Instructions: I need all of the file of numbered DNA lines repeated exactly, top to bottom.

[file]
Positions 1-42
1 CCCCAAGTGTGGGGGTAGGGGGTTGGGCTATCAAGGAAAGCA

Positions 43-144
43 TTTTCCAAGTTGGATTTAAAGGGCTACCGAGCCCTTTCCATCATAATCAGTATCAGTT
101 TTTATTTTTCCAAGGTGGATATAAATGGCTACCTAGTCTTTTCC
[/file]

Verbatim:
Positions 1-42
1 CCCCAAGTGTGGGGGTAGGGGGTTGGGCTATCAAGGAAAGCA

Positions 43-144
43 TTTTCCAAGTTGGATTTAAAGGGCTACCGAGCCCTTTCCATCATAATCAGTATCAGTT
101 TTTATTTTTCCAAGGTGGATATAAATGGCTACCTAGTCTTTTCC